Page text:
Why do this problem?
allows pupils to explore numbers in what might be a new and unusual way. It encourages them to work systematically, and different approaches can then be discussed.
You could introduce this challenge simply by asking children to write down a number whose digits add to six, perhaps on a mini-whiteboard. Tell them to keep their number hidden from everyone else and then ask them to consider whether there might be any other numbers whose digits add to six. Give them time to think and write down any others that come to mind.
You can then set up the task and you could start by inviting children to compare their numbers with a neighbour. At this stage you may need to clarify whether numbers with a zero in can be included or not. Encourage the children themselves to justify why we should leave out numbers with a zero. Pairs could then work together to find other numbers.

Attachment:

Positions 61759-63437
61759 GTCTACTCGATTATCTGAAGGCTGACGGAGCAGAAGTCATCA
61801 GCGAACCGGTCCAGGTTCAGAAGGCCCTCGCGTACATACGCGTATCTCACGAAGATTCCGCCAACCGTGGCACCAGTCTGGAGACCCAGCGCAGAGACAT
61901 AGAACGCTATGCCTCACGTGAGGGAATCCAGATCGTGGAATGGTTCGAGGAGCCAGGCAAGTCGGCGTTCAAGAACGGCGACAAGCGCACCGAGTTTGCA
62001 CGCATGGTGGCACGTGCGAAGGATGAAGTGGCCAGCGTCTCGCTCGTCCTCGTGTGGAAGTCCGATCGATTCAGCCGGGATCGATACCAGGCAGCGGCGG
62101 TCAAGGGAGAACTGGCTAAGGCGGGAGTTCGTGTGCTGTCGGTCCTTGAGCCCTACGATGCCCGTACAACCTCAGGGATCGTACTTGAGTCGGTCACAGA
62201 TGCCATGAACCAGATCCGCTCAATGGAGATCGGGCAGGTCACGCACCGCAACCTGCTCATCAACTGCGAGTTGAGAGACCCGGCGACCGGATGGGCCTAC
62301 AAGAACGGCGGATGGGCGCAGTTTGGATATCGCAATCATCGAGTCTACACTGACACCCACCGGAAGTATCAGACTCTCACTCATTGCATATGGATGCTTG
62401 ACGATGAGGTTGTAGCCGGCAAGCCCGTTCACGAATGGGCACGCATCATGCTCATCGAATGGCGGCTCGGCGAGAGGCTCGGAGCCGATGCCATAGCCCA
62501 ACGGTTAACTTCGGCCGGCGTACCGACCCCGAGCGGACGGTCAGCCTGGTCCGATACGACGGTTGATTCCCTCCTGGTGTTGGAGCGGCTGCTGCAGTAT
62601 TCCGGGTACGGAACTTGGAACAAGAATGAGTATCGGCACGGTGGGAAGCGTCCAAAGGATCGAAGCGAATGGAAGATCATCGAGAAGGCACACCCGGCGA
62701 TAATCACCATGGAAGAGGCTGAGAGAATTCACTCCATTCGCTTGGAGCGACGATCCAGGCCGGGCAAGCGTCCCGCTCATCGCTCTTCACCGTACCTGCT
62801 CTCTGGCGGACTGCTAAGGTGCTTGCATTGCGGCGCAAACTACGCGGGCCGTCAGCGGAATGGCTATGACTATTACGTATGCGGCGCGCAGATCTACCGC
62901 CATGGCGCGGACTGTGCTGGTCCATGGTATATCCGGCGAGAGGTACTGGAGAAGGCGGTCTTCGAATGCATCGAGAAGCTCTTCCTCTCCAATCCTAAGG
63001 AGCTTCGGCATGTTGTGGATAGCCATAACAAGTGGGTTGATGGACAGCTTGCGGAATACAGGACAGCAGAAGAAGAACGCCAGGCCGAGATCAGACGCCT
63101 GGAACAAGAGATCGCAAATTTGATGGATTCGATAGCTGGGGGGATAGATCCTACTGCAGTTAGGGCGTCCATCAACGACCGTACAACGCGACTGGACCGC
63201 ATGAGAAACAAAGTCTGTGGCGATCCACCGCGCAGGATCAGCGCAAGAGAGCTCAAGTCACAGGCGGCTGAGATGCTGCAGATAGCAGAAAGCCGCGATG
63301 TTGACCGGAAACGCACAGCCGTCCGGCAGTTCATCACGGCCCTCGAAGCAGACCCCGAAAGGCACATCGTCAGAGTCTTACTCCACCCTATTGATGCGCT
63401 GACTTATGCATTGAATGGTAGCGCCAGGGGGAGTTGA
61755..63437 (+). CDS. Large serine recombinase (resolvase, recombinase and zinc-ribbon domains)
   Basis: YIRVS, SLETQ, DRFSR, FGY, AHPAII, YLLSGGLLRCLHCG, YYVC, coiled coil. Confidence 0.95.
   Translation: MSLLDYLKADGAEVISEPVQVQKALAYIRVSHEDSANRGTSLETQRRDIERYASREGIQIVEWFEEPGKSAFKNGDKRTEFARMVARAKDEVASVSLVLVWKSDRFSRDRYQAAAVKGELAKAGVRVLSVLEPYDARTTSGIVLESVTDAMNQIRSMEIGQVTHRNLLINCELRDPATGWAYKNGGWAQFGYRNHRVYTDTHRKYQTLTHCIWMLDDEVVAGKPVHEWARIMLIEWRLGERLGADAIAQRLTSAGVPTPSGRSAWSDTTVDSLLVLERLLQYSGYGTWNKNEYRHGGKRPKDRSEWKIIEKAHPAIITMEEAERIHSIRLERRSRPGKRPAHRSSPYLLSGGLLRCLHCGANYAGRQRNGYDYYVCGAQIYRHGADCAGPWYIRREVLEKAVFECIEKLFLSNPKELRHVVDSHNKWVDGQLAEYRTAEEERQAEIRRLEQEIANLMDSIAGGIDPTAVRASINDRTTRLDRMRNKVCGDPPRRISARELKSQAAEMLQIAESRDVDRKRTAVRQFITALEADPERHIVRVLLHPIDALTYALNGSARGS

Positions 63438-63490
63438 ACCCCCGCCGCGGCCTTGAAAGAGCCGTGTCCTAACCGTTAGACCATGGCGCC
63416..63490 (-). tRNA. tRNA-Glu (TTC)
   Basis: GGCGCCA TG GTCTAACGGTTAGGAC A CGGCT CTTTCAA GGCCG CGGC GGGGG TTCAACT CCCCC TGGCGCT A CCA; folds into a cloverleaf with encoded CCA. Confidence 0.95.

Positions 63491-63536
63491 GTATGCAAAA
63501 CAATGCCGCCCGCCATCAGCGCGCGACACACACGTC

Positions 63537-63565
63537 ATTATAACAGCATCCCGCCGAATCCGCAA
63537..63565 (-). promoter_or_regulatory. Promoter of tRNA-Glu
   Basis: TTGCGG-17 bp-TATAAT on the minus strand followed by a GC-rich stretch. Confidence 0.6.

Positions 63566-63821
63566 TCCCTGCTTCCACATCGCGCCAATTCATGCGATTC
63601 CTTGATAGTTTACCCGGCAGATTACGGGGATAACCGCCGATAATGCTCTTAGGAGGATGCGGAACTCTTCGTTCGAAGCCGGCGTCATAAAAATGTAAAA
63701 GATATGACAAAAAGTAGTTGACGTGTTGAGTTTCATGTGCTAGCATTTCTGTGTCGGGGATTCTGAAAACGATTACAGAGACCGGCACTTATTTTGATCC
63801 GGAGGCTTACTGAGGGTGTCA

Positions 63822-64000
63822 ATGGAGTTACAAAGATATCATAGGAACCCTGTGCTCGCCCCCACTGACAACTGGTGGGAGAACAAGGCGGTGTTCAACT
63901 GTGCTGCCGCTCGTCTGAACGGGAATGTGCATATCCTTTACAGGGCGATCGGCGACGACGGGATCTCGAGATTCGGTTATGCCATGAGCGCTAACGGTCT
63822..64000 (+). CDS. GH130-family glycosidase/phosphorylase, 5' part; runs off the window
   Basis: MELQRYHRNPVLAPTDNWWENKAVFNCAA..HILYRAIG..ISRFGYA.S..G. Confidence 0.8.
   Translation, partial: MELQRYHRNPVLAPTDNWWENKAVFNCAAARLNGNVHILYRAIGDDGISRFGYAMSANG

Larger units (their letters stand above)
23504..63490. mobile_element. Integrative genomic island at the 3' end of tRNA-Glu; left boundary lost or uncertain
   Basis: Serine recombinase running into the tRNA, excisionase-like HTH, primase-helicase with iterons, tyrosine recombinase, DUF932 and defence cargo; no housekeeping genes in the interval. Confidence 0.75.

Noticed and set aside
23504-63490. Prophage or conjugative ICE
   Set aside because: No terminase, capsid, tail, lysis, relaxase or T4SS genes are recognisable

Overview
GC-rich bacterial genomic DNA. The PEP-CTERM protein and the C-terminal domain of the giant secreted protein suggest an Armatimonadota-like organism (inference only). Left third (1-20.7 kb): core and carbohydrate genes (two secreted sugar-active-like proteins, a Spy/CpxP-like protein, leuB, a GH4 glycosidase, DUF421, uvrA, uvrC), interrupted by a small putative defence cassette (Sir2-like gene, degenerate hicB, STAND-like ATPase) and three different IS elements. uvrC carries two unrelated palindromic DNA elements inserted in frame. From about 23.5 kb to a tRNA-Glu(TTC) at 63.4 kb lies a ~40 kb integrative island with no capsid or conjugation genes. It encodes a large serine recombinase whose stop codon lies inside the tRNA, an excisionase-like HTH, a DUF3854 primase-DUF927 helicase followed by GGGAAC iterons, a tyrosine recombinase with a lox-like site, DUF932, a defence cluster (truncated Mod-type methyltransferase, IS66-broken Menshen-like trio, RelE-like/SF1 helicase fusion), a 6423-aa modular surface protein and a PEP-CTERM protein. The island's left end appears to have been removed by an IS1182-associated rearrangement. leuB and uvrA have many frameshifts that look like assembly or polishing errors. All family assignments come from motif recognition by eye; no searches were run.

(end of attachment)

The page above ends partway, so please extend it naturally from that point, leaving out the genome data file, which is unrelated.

After some time, stop the group and ask how they will know when they have found all the possibilities. Draw on suggestions that focus on finding numbers in a particular order or by using a particular system, and then give more time for paired work.
You could encourage pairs to record each number they find on a strip of paper. Then, in the plenary you could attach strips to the board, each displaying a different number. By ordering the numbers the group can then work out whether any are missing. Different pupils will have different ways of doing this ordering, so encourage pairs to explain their own way rather than only focusing on one
What numbers have you found?
How did you find these answers?
How do you know that you have found all the numbers?
Pupils could use a similar systematic approach to try other numbers whose digits have a different sum.
By writing each number on a different piece of paper, children are not expected to be systematic straight away. Having digit cards might help some learners.